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HIV prevention

Displayed below is content from the NAPWA website tagged with the keyword HIV prevention.

New hope for vaccine

Positive Living article • Adrian Ogier • 26 May 2011

Melbourne university researchers have identified antibodies in a breakthrough that brings closer the hope of developing an effective vaccine.

A study of 100 people with HIV, recruitedThe act of signing up participants into a study. Generally this process involves evaluating a participant with respect to the eligibility criteria of the study and going through the informed consentThe process of learning the key facts about a clinical trial before deciding whether or not to participate. It is also a continuing process throughout the study to provide information for participants. To help someone decide whether or not to participate, the doctors and nurses involved in the trial explain the details of the study. process. from The Alfred Hospital and the Melbourne Sexual Health Centre, has shown that antibodies were so successful in suppressing the virusA small infective organism which is incapable of reproducing outside a host cell. that it had to mutate around them. read more »

Treatment reduces transmission risk

Positive Living article • Adrian Ogier • 26 May 2011
HIV prevention

We have known for some time that HAARTHighly Active AntiRetroviralA medication or other substance which is active against retroviruses such as HIV. Therapy ??? aggressive treatment of HIV infection using several different drugs together. reduces the likelihood of transmitting HIV, and the recent results from a large clinical trialA clinicalPertaining to or founded on observation and treatment of participants, as distinguished from theoretical or basic science. trial is a research study to answer specific questions about vaccines or new therapies or new ways of using known treatments. Clinical trials are used to determine whether new drugs or treatments are both safe and effective. Carefully conducted clinical trials are the fastest and safest way to find treatments that work in people. Trials are in four phases: Phase IA clinical trial designed to establish whether an experimental drug is safe for humans to take. Phase I studies determine the metabolism and pharmacologic actions of drugs in humans, the side effects associated with increasing doses, and look for early evidence of effectiveness; these studies may include either people with HIV, HIV-negative volunteers, or both tests a new drug or treatment in a small group; Phase IIA smaller clinical trial designed to establish whether a drug is effective. Phase II studies are conducted to evaluate the effectiveness of the drug for a particular indication or indications in patients with the disease or condition under study and to determine the common short-term side effects and risks. If there is evidence that the drug is effective, a Phase III study is undertaken, with a larger number of participaants, to confirm this. expands the study to a larger group of people; Phase IIIA large clinical trial designed to establish whether a drug is effective and safe enough for widespread use. Phase III studies include expanded controlled and uncontrolled trials after preliminary evidence suggesting effectiveness of the drug has been obtained, and are intended to gather additional information to evaluate the overall benefit-risk relationship of the drug and provide and adequate basis for physician labeling. expands the study to an even larger group of people; and Phase IVPost-marketing studies to delineate additional information including the drug's risks, benefits, and optimal use. takes place after the drug or treatment has been licensed and marketed. seem to confirm the fact . . . in heterosexual couples, at least. read more »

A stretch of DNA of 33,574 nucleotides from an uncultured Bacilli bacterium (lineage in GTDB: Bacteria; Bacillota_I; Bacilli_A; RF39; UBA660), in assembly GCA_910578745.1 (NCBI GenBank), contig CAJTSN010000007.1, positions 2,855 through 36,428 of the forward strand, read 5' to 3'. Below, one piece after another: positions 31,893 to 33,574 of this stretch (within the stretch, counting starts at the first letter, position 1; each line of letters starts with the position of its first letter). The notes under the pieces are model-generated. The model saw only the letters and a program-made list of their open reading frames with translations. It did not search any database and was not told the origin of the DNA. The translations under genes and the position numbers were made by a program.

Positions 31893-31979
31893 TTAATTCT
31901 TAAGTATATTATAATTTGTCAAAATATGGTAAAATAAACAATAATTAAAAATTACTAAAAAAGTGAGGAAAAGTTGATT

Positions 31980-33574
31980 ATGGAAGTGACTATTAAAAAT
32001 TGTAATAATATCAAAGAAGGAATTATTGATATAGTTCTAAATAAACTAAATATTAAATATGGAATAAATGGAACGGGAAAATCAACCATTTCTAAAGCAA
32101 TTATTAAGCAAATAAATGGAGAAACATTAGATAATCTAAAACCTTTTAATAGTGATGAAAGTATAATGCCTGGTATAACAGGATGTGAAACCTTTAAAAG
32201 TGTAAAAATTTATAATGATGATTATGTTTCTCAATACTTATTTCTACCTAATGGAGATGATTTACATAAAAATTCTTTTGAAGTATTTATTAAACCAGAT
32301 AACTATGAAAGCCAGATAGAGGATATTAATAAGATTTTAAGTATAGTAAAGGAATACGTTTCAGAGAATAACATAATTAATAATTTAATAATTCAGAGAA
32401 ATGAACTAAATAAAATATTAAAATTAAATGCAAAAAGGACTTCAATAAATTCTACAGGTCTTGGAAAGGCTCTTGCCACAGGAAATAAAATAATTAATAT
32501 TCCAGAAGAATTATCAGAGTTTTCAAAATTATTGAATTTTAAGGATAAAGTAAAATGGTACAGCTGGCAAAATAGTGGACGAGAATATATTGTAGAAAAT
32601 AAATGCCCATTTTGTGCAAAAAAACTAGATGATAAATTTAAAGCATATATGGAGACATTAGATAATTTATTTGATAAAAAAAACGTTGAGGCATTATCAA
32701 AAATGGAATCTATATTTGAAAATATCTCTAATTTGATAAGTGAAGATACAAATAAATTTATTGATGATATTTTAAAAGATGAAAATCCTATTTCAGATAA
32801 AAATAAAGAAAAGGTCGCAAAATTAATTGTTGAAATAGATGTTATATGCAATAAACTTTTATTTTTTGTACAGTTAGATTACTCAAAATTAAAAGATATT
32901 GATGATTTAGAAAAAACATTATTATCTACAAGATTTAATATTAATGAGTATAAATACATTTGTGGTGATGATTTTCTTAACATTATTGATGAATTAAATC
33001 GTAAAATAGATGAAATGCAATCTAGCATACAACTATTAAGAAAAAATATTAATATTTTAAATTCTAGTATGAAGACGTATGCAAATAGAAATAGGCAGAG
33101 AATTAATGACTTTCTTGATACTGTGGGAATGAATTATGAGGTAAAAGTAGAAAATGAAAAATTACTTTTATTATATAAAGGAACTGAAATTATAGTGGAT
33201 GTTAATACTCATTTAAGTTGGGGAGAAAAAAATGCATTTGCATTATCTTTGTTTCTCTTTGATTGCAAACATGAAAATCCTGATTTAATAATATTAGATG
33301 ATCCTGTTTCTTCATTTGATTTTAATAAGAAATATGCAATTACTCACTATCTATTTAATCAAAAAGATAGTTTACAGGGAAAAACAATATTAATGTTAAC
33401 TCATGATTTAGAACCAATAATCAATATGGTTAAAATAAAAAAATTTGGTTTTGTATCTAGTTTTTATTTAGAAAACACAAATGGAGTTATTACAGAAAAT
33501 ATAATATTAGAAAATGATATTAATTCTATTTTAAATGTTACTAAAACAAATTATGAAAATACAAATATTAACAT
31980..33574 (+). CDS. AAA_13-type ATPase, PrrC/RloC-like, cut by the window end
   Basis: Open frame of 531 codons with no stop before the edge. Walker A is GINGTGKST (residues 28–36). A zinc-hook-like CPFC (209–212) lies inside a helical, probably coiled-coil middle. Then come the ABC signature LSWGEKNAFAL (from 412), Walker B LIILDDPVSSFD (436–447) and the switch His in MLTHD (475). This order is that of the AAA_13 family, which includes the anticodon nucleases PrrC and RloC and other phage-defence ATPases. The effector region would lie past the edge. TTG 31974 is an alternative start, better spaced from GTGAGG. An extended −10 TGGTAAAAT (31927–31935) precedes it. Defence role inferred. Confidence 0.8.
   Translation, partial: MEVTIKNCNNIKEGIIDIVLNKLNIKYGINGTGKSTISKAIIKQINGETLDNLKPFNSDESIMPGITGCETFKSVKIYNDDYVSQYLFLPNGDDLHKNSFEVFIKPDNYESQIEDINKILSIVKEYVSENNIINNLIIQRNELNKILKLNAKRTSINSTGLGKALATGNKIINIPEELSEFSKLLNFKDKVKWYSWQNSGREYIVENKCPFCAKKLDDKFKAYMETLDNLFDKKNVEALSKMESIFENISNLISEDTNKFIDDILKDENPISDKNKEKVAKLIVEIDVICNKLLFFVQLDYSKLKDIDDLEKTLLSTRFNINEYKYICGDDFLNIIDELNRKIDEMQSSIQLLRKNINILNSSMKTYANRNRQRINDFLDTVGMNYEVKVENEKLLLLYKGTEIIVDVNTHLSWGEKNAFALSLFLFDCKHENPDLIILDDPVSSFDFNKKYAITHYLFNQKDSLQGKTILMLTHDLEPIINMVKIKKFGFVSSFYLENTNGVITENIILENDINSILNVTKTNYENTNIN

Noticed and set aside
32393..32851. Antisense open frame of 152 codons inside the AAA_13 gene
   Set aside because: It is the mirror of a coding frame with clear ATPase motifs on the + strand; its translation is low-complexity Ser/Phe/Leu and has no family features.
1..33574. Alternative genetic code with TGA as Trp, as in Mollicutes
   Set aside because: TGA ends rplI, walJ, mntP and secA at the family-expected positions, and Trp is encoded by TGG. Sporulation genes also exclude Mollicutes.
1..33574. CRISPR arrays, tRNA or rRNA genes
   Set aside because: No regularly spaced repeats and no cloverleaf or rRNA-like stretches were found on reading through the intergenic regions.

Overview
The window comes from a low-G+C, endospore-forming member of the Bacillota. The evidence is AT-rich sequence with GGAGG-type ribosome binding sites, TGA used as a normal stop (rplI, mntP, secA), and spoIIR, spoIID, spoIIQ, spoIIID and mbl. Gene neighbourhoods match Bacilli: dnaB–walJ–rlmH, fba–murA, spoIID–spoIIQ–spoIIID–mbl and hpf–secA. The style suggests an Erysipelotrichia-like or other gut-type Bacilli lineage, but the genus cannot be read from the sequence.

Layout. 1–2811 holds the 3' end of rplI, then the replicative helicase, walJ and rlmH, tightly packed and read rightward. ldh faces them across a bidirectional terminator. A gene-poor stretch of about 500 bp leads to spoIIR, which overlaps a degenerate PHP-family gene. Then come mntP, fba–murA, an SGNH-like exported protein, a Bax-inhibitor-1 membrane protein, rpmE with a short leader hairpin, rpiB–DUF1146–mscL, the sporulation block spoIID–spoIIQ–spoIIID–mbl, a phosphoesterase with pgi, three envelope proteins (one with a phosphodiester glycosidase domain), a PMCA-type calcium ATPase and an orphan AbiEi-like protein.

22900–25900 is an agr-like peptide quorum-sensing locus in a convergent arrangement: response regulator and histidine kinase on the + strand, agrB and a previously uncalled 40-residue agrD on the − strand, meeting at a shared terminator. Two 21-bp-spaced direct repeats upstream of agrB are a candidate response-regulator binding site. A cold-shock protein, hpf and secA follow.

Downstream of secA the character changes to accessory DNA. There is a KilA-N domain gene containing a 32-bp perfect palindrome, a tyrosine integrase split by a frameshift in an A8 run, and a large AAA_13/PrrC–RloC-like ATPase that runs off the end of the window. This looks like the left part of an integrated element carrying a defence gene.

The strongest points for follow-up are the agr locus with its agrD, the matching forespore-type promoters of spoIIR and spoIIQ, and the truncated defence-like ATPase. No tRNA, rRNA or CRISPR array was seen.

HIV treatments as prevention findings welcomed by people living with HIV

Media release • 13 May 2011